Military Wiki
59th Infantry Division
59 INF DIV SSI.svg
59th Infantry Division shoulder sleeve insignia
Active Operation Quicksilver
Country United States
Branch United States Army
Type Infantry
Role Diversion Phantom Formation

The US 59th Infantry Division was a 'Phantom Division' created in May 1944 as part of Fortitude South II.[1] to cover the deployment of the US 35th Infantry Division to Normandy.[2]

World War II

The division was presented to the Germans as having established its headquarters in the Harwich area after having been formed at Fort Custer in 1942 and undergone training in Tennessee, Minnesota and the Desert Training Center.[1]

In Fortitude South II it formed part of US XXXVII Corps, US 14th Army and was depicted as one of the divisions that would carry out the first landings on the Pas de Calais beaches, landing at the central of the three notional landing beaches.[3] During this period it carried out three simulated landing exercises with the notional Force F.[1]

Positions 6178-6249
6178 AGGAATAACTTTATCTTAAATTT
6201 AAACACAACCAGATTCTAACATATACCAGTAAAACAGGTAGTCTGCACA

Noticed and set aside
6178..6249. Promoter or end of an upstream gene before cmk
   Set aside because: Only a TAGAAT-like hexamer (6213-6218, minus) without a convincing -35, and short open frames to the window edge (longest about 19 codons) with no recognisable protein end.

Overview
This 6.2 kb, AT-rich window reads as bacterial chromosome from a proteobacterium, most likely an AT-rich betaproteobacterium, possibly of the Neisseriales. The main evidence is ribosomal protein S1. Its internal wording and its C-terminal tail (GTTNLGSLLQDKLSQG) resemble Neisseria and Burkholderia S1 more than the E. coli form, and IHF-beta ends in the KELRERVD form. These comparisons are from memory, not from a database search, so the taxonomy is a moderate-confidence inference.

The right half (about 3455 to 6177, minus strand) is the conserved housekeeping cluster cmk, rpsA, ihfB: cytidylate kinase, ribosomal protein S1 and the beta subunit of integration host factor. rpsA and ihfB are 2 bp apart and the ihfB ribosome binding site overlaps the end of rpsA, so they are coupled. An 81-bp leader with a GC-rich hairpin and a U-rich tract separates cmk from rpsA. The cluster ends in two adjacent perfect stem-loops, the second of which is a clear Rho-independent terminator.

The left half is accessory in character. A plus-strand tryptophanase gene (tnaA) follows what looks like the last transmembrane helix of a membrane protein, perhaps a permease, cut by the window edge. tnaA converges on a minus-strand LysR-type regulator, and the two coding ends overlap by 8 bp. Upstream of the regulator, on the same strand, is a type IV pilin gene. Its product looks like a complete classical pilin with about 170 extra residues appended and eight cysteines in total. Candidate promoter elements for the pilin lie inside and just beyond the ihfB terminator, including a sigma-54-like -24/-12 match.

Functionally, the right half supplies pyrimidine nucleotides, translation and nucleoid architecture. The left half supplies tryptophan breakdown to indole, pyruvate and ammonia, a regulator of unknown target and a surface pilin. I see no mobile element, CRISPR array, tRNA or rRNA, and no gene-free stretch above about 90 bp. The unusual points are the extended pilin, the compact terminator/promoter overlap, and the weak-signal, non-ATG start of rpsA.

In the aftermath of Fortitude South II was depicted as moving to Rowlands Castle in Hampshire during August 1944 before leaving the United Kingdom via Southampton in September 1944.[1]


Most 'Phantom Division' insignia were designed by the Quartermaster Corps, however in the case of the 59th Infantry Division, its insignia, inspired by the Gadsden flag was created by American members of the Operation Fortitude staff.[1]

In his reports to the Germans Agent Tate, described the insignia as "...a black snake on circular blue ground."[4]


In addition to the usual divisional support units the 59th Infantry Division was composed of:[1]

  • 94th Infantry Regiment
  • 139th Infantry Regiment
  • 171st Infantry Regiment



  1. 1.0 1.1 1.2 1.3 1.4 1.5 Holt (2005). p. 905.
  2. Holt (2005). p. 907.
  3. Hesketh (1999). p. 418.
  4. Hesketh (1999). p. 474.


  • Holt Thaddeus. The Deceivers: Allied Military Deception in the Second World War. Phoenix. 2005. ISBN 0-7538-1917-1
  • Hesketh Roger. Fortitude: The D-Day Deception Campaign. St Ermin's Press. 1999 ISBN 0-316-85172-8

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